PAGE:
The Ideologically Invested

When President Clinton announced his economic plan in 1993,
editor Robert Bartley had no doubt about what would happen. Clinton's
proposals, he predicted in a column in February 1993, would "cripple" the
economy. While the plan was debated, this absolute certainty about its effects
pervaded the Journal's discussion on both its editorial and op-ed
pages. By the time the plan passed the House, the recession had already begun:
"[W]e are seeing," the Journal
editorialized, "the early signs of the
stagflation that we knew so well during the Carter presidency." The only
"debate" the editors saw was whether this would cause another Great Depression
or merely a severe recession.

Nor was the Journal editorial page alone in predicting doom. Shortly after
Clinton's plan passed, Forbes ran a cover featuring investment officer Barton
Biggs's advice to move assets overseas. "We want our clients' money as far away
from Bill and Hillary as we can," he said. "The president is a negative for the
U.S. market."

Moving assets abroad, for Forbes, was the more moderate course of action. The
other choice it advocated in two 1994 articles was to renounce citizenship and
flee the country. Renounce citizenship? "The people who are in power want to
confiscate other people's property," it quoted a lawyer by way of explanation.
The hysteria also resonated in the Journal, which printed a series of
editorials called "The Class Warfare Economy." Lest the point be too subtle,
the line was helpfully accompanied by a graphic of a guillotine.

Reacting so wildly to a small hike in the top marginal rate to 36 percent--now

only the second lowest in the industrialized world--was not just loony but
objectively wrong. The rich, it turns out, have fared rather better under
Clinton than under a lot of Republican presidents. The economy has hummed along
(particularly for the well off), and the stock market has boomed, breaking one
record after another.

But you're not likely to find any admission of error by the business
commentators who were predicting doom. Take, for example, the columns of Steve
Forbes, son of tycoon Malcolm, in Forbes. In May 1993, Forbes wrote, "Clinton's
proposed tax increases are what is dampening the economy." This was before they
went into effect, or even made it past Congress. In April of the next year,
Forbes was telling his readers, "The thought won't occur to anyone in the White
House, but there is a more than passing connection between financial market
wobbliness and taxpayers' feeling the full brunt this month of Clinton's tax

The economy, nonetheless, continued to grow. Apparently, it took somewhat
longer for taxpayers to feel the brunt. In June 1995, 14 months after increased
rates went into effect, Forbes announced that the Clinton economic plan was
finally taking its terrible toll: "The economy is faltering and it's no secret
why: increased interest rates and increased taxes."

To date, it hasn't happened. But whenever the business cycle does turn down, we
can be sure Steve Forbes will be there to say "I told you so." On the bright
side, in July Forbes finally reconciled himself to the stock market's success:
"What's stoking the stock market? Principally, the potent prospect of a
significant cut in the capital gains tax and the possibility that it will be
made retroactive to Jan. 1."

In other words, investors were ignoring the supposedly crushing tax rates that
were in effect because of the possibility that Congress would pass a capital
gains tax cut and override a presidential veto.


How did it come about that an influential minority of the business press would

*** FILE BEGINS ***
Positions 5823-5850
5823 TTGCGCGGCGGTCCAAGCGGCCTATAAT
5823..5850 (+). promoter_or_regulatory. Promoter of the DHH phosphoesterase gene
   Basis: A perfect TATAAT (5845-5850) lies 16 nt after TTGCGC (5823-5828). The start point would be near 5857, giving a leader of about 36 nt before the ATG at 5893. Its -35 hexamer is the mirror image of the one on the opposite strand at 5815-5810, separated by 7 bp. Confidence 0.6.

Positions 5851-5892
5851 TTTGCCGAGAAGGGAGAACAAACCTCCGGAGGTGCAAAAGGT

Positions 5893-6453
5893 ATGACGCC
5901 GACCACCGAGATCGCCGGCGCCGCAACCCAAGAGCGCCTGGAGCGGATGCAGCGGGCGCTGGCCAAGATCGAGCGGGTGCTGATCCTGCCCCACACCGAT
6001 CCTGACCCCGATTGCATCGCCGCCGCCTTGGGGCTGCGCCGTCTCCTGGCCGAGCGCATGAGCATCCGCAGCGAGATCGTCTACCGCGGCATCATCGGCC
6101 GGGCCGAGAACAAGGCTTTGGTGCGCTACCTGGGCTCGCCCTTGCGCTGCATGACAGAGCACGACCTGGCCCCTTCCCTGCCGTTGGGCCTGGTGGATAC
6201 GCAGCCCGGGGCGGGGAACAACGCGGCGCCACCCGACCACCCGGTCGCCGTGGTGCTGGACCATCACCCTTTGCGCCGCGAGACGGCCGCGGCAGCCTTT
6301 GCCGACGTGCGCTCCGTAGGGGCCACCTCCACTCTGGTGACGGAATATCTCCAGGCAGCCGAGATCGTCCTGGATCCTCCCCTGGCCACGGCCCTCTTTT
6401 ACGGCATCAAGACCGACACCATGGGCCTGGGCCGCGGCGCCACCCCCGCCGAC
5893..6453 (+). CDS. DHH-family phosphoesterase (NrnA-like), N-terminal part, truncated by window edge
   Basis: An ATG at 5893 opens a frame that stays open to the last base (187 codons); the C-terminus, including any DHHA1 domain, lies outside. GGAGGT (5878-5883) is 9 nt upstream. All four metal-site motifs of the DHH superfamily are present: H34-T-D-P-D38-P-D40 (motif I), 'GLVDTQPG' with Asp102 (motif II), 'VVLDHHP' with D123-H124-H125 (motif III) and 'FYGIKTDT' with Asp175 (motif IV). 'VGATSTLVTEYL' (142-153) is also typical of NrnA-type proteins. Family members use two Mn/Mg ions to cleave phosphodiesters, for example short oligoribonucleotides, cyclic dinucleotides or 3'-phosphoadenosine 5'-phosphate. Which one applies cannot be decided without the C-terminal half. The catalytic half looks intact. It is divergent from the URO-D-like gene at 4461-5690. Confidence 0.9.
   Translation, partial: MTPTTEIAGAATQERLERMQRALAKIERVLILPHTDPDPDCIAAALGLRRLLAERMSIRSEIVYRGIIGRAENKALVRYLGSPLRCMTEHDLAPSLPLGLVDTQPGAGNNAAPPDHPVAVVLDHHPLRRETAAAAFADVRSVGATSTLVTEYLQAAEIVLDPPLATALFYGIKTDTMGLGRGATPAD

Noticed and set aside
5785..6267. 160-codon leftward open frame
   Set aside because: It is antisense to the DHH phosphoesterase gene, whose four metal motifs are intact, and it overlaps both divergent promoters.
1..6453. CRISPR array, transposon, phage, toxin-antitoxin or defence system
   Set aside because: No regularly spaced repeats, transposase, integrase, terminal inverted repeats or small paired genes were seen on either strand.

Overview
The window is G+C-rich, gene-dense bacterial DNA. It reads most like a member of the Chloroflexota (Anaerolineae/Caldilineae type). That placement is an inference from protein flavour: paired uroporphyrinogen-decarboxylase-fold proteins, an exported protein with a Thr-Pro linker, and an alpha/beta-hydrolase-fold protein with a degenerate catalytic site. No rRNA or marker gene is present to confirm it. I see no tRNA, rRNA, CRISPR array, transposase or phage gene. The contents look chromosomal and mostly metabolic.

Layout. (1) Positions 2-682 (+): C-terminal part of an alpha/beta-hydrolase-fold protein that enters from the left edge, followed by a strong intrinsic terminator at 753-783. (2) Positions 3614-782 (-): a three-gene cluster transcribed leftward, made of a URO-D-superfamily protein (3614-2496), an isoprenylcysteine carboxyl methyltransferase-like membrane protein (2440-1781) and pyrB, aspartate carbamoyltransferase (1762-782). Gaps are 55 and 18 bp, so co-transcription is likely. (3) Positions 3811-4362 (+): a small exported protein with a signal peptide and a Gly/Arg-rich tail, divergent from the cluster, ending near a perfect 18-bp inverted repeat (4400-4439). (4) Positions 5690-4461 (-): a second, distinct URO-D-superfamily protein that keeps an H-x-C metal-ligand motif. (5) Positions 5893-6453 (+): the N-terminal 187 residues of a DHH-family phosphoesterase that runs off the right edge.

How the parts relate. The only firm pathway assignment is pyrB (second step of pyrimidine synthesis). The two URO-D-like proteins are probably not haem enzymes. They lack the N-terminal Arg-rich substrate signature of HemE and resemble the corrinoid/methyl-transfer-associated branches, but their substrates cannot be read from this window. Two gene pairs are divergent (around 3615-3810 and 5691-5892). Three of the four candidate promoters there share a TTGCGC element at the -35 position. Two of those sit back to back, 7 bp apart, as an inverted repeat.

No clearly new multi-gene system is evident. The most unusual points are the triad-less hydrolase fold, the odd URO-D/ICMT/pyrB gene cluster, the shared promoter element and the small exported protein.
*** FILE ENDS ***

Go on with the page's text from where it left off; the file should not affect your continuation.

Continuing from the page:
become so incorrigibly fanatic that it went haywire over Clinton's economic
plan and then could not bear to admit it was wrong? The answer dates back to
the 1970s, when a clique of radical journalists centered around Bartley's Wall
Street Journal editorial page developed supply-side

In his recent book The Freedom Revolution, House Majority Leader Dick Armey
writes, "There was nothing particularly complicated about what Reagan did. The
big thinkers departed. No more macroeconomic meddling. No more talk of
aggregates this and aggregates that. Above all, no more reliance upon
`experts,' but instead a reliance on real men and women."

This may come as news to Bartley (not to mention Alan Greenspan). As Bartley
writes in his book The Seven Fat Years, Reaganomics grew out of conversations
over dinner in the 1970s at the posh New York restaurant Michael 1 among a
small circle of thinkers who rejected mainstream economic thinking. "These
discussions," Bartley recalls, "spawned, at least in my mind, what later became
known as supply-side
economics-if not indeed what later became the Reagan administration's economic

Armey may be deluded in recalling Reagan's advisors as plain old folks, but
he's right that the supply-siders
weren't experts. It was more like a cult. From the start, they had two
preoccupations that distinguished them from much conservative as well as
liberal mainstream economic thinking. First, they were obsessed with the idea
of returning to the gold standard; and second, they rejected business cycle
theory, holding instead that the economy's performance was almost exclusively
determined by marginal tax rates. Since neither party showed any interest in
bringing back the gold standard, the supply-siders
became increasingly identified with the more politically appealing idea of
lower tax rates, until that passion entirely consumed them. No mere data, such
as the performance of the economy after enactment of Clinton's higher rates on
the affluent, could possibly be allowed to muddy the pristine clarity of their
beloved theory.

Subscribe to The American Prospect

The insulated intellectual culture that Bartley created at Michael 1 and on the
Journal's editorial page helped maintain the vehemence of this tiny coterie in
the face of contradictory evidence. In this closed marketplace of ideas, the
true believers fed off of each other's mutually reinforcing insights without
challenge, gaining legitimacy in both their own eyes and the eyes of their
powerful readers.

The supply-side
cult has only grown larger and more influential since Reagan's ascent. Bartley
and his disciples in right-wing
business publications and think tanks continue to wield a wildly
disproportionate voice in our national debates over economics. "Equal distances
from the center of economic thinking don't carry equal weight," observes
Stanford economist Paul Krugman. "Surprise, surprise! The right has more money,
and more magazines."

But if the supply-siders
are just out to protect the interests of wealthy investors, they're not doing a
very good job. While Bartley and his sect portray themselves as coolheaded
capitalists (Forbes advertises itself as a "capitalist tool"), they're actually
ideological hotheads whose reputations are so tied to the fortunes of the supply-side
wing of the Republican Party that they can't provide useful market analysis. It
would have been poetic justice if they had followed their own advice and moved
their assets overseas in 1993, maybe to Japan, as they would have missed out on
one of the biggest stock market booms in history.